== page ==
• DO find out about the company. Check out their website and look to see how long they’ve been in business, what they specialise in, where their branches are located, who the main players are in the organisation, who their clients are and what their turnover and profits are.

• DO refresh your memory on the facts and figures of your present employer and former employers.

• DO be prepared to answer typical questions such as:
What are your strengths?
What are you really good at?
What are your weaknesses?
What are you doing about addressing them?
What do you know about our company?
Why did you choose your particular career?
What are your qualifications?


• DO make sure that your good points get across to the interviewer in a factual, sincere manner. Keep in mind that you alone can sell yourself to an interviewer. Make them realise the need for you in their organisation. Smile.

• DO prepare the questions YOU want answered. This is your opportunity to find out if the company will give you the opportunity for the growth and development that you want. Some questions you might ask are:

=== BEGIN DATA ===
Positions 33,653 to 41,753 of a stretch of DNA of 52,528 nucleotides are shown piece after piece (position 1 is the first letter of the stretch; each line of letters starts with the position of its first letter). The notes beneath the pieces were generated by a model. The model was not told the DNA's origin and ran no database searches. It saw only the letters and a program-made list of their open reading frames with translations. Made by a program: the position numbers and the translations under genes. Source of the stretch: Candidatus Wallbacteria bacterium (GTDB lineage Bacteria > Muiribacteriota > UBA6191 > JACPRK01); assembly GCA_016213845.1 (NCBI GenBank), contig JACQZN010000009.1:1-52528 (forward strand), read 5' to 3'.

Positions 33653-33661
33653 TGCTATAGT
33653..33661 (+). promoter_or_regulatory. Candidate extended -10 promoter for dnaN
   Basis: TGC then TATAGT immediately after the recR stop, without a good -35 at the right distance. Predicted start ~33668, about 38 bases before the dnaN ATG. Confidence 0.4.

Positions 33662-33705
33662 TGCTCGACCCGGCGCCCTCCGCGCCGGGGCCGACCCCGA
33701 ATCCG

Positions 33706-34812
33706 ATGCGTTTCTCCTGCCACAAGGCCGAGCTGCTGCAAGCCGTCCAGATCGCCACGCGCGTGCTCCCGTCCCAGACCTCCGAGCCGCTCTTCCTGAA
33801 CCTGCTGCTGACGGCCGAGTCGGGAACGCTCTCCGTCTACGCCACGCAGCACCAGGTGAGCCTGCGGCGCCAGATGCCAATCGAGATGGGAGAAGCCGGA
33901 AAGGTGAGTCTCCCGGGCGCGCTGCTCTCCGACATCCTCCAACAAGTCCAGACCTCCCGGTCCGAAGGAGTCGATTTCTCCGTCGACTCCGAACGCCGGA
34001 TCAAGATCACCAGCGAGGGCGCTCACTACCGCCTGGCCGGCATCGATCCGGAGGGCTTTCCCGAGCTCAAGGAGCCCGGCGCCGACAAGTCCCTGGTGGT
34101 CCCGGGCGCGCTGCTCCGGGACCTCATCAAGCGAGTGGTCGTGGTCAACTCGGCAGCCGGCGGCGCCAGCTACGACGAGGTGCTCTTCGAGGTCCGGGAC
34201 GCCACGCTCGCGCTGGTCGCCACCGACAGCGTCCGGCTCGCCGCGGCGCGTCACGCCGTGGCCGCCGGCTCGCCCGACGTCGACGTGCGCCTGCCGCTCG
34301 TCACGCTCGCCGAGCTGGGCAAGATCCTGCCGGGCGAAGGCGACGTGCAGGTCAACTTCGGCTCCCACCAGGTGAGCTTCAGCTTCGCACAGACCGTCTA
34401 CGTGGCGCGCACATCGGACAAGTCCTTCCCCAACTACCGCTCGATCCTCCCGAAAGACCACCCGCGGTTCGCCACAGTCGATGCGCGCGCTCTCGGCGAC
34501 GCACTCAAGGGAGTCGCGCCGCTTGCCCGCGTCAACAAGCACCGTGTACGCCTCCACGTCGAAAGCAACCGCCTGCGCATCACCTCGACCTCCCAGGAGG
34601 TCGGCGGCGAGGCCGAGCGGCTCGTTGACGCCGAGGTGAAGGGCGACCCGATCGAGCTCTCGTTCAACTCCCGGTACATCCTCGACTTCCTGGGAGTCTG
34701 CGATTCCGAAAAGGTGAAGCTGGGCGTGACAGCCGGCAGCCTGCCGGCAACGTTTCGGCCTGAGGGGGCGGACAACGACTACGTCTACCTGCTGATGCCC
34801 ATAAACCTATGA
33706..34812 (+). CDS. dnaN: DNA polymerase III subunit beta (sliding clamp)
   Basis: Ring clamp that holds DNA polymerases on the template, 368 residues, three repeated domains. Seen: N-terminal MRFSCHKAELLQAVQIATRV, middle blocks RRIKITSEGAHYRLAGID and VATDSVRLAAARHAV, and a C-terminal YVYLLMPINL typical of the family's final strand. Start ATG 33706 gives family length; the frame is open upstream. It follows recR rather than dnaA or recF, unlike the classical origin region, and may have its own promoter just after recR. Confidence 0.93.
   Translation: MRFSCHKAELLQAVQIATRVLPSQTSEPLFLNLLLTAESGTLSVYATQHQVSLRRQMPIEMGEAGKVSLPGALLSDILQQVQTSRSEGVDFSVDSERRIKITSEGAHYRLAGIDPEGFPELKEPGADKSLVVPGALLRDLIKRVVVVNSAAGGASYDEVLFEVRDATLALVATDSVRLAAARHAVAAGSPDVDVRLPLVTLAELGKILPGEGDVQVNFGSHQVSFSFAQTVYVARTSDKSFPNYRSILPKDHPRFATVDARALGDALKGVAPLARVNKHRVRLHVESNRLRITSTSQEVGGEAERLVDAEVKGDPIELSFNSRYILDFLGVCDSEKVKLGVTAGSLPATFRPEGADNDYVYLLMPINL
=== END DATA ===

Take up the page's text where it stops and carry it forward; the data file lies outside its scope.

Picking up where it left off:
Do you have a detailed description of the position?

What is the reason the position is available?

What is the culture of the company?

Is there an anticipated induction and training programme?

Are there advanced training programmes available for those who demonstrate outstanding ability?

What are the company growth plans?

What are the most successful sectors / disciplines?


Negative Factors To Watch For

During the course of an interview, the employer will be evaluating your negative factors as well as your positive attributes.

Listed below are negative factors to watch out for:
• Poor personal appearance

• Inability to express thoughts clearly; poor diction or grammar

• Being “woolly” when responding to questions

• Lack of planning for career – no purpose or goals

• Lack of interest and enthusiasm – passive and indifferent

• Lack of confidence – nervousness

• Over-emphasis on money – interested only in remuneration

• Evasive – makes excuses for previous unfavourable actions


• Lack of tact/maturity/courtesy

• Speaking ill of past employers or colleagues

• Failure to look interviewer in the eye